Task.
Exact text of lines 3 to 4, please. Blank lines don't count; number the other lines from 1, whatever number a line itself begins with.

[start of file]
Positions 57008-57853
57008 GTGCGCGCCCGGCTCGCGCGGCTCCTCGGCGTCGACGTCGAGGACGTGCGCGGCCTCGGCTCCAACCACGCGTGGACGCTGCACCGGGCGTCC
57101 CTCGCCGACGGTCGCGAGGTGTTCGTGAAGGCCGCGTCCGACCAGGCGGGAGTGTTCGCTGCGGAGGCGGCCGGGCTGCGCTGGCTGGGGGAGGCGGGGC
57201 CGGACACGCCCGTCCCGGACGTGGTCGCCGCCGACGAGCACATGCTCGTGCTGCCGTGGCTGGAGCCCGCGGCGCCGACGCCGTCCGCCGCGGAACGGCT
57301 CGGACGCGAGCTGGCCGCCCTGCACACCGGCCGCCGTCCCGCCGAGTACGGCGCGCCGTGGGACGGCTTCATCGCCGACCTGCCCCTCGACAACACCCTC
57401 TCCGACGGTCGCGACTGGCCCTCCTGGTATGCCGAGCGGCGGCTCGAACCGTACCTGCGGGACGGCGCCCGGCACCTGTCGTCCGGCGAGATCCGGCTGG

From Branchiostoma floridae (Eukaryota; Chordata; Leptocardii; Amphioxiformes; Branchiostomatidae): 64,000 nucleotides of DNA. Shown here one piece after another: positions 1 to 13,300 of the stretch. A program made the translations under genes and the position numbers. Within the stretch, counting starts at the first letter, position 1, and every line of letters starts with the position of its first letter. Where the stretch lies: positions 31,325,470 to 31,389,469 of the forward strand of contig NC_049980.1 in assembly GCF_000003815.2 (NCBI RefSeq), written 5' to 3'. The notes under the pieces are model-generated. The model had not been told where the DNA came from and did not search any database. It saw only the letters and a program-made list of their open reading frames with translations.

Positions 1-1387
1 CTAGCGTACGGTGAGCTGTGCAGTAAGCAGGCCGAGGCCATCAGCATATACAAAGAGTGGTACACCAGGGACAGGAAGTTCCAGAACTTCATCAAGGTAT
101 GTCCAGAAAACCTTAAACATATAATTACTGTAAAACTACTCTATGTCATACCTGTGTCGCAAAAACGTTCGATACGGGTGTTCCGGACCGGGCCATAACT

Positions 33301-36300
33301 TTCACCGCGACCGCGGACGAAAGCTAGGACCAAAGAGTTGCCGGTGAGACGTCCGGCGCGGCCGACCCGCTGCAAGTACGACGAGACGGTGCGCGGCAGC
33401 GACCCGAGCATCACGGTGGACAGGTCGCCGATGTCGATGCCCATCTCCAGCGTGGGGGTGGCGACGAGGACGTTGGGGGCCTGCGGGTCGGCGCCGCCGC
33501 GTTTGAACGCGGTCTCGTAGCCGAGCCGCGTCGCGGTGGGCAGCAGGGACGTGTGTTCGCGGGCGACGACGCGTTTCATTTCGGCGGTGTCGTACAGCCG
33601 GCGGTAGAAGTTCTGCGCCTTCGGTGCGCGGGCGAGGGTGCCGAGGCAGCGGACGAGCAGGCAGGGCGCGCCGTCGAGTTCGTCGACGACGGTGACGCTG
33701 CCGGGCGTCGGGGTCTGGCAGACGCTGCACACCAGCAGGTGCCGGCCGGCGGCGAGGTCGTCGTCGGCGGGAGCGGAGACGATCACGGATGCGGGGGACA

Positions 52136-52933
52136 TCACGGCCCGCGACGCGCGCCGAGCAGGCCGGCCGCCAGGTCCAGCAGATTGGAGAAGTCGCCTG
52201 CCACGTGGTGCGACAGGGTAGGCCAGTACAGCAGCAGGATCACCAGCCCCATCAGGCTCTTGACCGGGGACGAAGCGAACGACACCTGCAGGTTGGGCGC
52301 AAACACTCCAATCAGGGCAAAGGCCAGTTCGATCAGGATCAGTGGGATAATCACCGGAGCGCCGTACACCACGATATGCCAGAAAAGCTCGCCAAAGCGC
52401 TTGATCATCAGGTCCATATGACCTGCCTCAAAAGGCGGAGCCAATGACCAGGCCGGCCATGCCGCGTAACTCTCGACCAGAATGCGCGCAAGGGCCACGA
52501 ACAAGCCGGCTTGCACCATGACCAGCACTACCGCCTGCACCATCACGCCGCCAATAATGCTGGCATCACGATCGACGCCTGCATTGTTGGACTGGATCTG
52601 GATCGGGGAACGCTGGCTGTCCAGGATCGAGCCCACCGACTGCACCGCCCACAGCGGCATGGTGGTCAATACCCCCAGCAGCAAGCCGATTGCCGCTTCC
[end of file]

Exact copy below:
57101 CTCGCCGACGGTCGCGAGGTGTTCGTGAAGGCCGCGTCCGACCAGGCGGGAGTGTTCGCTGCGGAGGCGGCCGGGCTGCGCTGGCTGGGGGAGGCGGGGC
57201 CGGACACGCCCGTCCCGGACGTGGTCGCCGCCGACGAGCACATGCTCGTGCTGCCGTGGCTGGAGCCCGCGGCGCCGACGCCGTCCGCCGCGGAACGGCT